I have a new TV with built in freeview that picks up all the channels from the installed arial. I just purchased a PVR that also has built in freeview. When connected I get all the menus working but an message on the screen states no signal? Any ideas?

link to this comment
Mike's 3 posts GB
S
Steve
sentiment_satisfiedGold

3:36 PM
Wrexham

Have you

1) Plugged an aerial into the new box?

2) Done Initial Installation Channel search with the new box?

link to this comment
Steve's 1,172 posts GB
M
Mike
3:42 PM
Bedford

TV connected to roof top arial. All OK
TV connected to Virgin + box all OK
TV connected to new PVR only not OK
connected using arial, Scart and HDMi lead - all same issue. Display no siganl. When using the PVR menu get as far as new installation and it locks up.
I don't have a remote for the PVR - but I should be able to do evrything from the PVR box itself?


link to this comment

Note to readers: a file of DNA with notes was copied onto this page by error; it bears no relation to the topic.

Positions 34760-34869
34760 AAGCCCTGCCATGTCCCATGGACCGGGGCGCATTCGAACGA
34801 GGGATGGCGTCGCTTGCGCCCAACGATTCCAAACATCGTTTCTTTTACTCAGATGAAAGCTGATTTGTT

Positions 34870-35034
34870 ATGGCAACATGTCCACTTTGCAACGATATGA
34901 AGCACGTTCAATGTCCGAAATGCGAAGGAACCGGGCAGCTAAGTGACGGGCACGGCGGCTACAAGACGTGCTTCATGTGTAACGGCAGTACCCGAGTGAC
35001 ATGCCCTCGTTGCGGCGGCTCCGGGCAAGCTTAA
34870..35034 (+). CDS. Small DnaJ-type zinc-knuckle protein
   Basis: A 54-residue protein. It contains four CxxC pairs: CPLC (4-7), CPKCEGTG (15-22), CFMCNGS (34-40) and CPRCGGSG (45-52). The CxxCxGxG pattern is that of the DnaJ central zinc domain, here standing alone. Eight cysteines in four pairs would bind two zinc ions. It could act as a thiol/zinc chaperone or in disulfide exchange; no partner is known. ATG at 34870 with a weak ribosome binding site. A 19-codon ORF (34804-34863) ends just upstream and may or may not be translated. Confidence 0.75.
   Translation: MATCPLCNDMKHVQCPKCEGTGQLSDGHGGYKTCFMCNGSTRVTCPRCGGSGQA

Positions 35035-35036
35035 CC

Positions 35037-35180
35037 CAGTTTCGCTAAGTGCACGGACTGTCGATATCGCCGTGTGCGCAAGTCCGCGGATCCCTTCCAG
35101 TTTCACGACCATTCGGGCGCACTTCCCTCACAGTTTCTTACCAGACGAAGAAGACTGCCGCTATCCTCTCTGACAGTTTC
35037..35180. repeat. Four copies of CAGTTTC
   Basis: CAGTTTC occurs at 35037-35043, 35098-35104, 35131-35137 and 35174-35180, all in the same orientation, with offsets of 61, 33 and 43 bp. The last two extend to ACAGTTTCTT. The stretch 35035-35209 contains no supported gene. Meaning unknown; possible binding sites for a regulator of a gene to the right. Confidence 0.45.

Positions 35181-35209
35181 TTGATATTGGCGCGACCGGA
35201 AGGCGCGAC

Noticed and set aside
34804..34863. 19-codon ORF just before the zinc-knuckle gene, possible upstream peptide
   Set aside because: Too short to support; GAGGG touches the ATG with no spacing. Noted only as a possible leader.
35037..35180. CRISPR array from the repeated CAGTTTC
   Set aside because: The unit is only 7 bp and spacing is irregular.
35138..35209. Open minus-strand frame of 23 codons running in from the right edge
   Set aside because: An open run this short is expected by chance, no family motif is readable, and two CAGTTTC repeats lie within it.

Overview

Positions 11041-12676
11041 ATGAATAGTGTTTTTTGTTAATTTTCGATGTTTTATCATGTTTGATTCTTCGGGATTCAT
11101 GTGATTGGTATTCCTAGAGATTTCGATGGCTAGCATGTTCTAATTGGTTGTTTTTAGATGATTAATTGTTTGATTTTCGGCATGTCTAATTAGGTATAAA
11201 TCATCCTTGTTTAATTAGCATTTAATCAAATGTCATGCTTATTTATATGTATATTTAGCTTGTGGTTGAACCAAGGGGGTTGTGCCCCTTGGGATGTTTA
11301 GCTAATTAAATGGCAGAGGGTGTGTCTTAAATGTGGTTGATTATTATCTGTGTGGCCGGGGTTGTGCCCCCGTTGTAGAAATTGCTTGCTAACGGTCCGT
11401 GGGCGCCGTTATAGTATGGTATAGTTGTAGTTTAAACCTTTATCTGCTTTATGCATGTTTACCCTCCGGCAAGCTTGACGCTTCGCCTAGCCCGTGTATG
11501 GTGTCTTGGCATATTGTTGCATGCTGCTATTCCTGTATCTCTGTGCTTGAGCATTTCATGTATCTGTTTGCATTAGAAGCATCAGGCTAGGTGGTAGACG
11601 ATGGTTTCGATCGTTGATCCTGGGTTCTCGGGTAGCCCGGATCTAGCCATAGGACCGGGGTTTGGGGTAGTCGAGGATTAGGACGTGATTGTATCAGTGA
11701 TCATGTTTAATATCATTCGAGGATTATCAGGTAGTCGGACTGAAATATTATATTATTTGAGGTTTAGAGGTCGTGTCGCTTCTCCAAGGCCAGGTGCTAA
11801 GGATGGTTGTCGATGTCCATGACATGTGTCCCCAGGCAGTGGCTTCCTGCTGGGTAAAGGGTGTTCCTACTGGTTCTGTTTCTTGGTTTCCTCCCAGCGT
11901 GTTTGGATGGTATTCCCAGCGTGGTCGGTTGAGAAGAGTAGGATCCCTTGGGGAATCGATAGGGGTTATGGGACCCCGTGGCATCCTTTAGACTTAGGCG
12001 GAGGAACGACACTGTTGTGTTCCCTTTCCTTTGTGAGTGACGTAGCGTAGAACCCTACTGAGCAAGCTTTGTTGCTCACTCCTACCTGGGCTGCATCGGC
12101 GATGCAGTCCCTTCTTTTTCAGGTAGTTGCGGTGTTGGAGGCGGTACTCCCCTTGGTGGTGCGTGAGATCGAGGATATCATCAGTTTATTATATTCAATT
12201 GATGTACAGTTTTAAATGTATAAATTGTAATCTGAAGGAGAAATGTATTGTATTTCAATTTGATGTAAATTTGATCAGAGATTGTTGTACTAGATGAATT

Mike's 3 posts GB
S
Steve
sentiment_satisfiedGold

4:28 PM
Wrexham

To minimise scope for problems, JUST connect rooftop aerial to PVR input, and PVR to TV with SCART.

If you can then get a PVR Menu displayed on the screen the PVR clearly talks to the TV so you need to do channel selection. Dunno if you can do that without a remote or not. Is it a 2/h PVR? Might be faulty?

Do you have a manual? Can probably download.

And probably buy a remote cheaply. Try any other you can get. My PVR and cheap STB remotes are interchangable, though they are totally different brands.

link to this comment
Steve's 1,172 posts GB
M
Mike
4:45 PM
Bedford

OK arial connected to PVR
PVR to TV via Scart
PVR menu comes up
All righ tuntil I want to install first time
menu locks
Screen displays no signal

link to this comment
Mike's 3 posts GB